Actually, this is really good.
She smacks him playfully on his arm and he smiles at her.
They hold each other for a moment, Barsha tries to kiss her again but she turns away from him.
It’s my father. And this coup. He’s
worried about getting wood for his
shop. Before the war started he got
it imported from France. White oak,
the best for beer barrels.
I can get him white oak. My cousin
owns a lumberyard in Bulgaria.
Bulgarian wood? Are you mad? After what
they did to us in the Great War? My
father would never accept it.
I’ll tell him it came from Serbia.
That, that might work.
He sends shipments out here once a
month. I’ll call him tomorrow.
They smile at each other, embrace and start kissing again.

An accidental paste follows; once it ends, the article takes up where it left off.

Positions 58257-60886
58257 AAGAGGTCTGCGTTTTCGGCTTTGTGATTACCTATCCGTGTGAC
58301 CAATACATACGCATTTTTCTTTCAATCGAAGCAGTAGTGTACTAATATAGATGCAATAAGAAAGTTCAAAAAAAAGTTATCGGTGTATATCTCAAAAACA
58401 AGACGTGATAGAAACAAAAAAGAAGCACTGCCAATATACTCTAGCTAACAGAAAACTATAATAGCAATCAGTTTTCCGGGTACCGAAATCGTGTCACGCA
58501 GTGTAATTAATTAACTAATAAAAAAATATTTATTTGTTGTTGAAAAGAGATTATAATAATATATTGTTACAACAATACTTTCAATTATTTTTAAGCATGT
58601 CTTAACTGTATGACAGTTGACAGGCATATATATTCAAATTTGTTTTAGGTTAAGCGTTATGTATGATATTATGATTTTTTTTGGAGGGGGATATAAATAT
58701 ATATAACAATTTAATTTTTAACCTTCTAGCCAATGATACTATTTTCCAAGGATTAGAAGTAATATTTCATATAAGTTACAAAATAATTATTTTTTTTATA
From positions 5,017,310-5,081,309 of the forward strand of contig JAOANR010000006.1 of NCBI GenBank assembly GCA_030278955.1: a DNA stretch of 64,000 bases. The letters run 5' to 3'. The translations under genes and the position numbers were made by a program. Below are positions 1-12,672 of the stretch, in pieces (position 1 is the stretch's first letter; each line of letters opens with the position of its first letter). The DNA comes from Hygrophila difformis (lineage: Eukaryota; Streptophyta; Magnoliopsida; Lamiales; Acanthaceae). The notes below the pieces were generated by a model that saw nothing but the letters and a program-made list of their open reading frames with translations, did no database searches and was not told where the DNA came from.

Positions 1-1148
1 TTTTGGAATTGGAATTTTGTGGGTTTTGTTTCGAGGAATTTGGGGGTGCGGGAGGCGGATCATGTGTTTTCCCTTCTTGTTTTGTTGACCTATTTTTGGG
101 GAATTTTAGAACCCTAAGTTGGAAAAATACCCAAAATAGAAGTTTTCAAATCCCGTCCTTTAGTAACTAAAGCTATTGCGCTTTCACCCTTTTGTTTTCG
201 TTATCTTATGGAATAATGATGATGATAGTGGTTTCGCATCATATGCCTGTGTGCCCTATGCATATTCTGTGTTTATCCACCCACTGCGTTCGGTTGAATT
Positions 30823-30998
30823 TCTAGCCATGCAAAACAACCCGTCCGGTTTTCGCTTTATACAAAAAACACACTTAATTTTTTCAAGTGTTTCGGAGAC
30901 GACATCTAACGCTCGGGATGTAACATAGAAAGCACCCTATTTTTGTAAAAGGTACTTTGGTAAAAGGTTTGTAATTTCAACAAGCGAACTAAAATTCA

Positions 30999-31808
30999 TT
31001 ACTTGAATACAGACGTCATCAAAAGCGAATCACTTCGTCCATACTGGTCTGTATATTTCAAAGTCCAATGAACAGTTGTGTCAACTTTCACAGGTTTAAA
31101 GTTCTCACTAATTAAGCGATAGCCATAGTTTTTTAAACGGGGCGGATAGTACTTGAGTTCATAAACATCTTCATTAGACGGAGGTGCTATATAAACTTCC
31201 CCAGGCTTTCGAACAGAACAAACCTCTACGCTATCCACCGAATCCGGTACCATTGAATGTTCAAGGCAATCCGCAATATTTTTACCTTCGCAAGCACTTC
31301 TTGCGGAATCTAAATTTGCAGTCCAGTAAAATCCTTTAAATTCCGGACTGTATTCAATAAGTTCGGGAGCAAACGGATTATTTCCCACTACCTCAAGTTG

INT. A DRUGSTORE – DAY
Barsha sits at a small desk in the back of the drugstore holding a telephone’s hand receiver to his ear.
INTERCUT – TELEPHONE CONVERSATION
I’m good, thanks. I’m calling about
some wood. White oak.
INT. THE SAMOKOV LUMBERYARD – CONTINUOUS
DIMITROV ASTEV, 45, a bespectacled man, sits in his cramped office at his lumberyard, drinking coffee and shuffling endless papers around, looking for the right one.
What do you need that for?
A friend needs it. For her father’s
Staves then. You need staves.
What are they?
Pre-cut pieces of wood. To make a
barrel. We sell them by the pallet.
About 450 to 475 staves per pallet.
When were you coming out here again?
Soon, next week.
Okay, I’ll let you know.
Please do. We’ll need to cut them, load everything for the trip.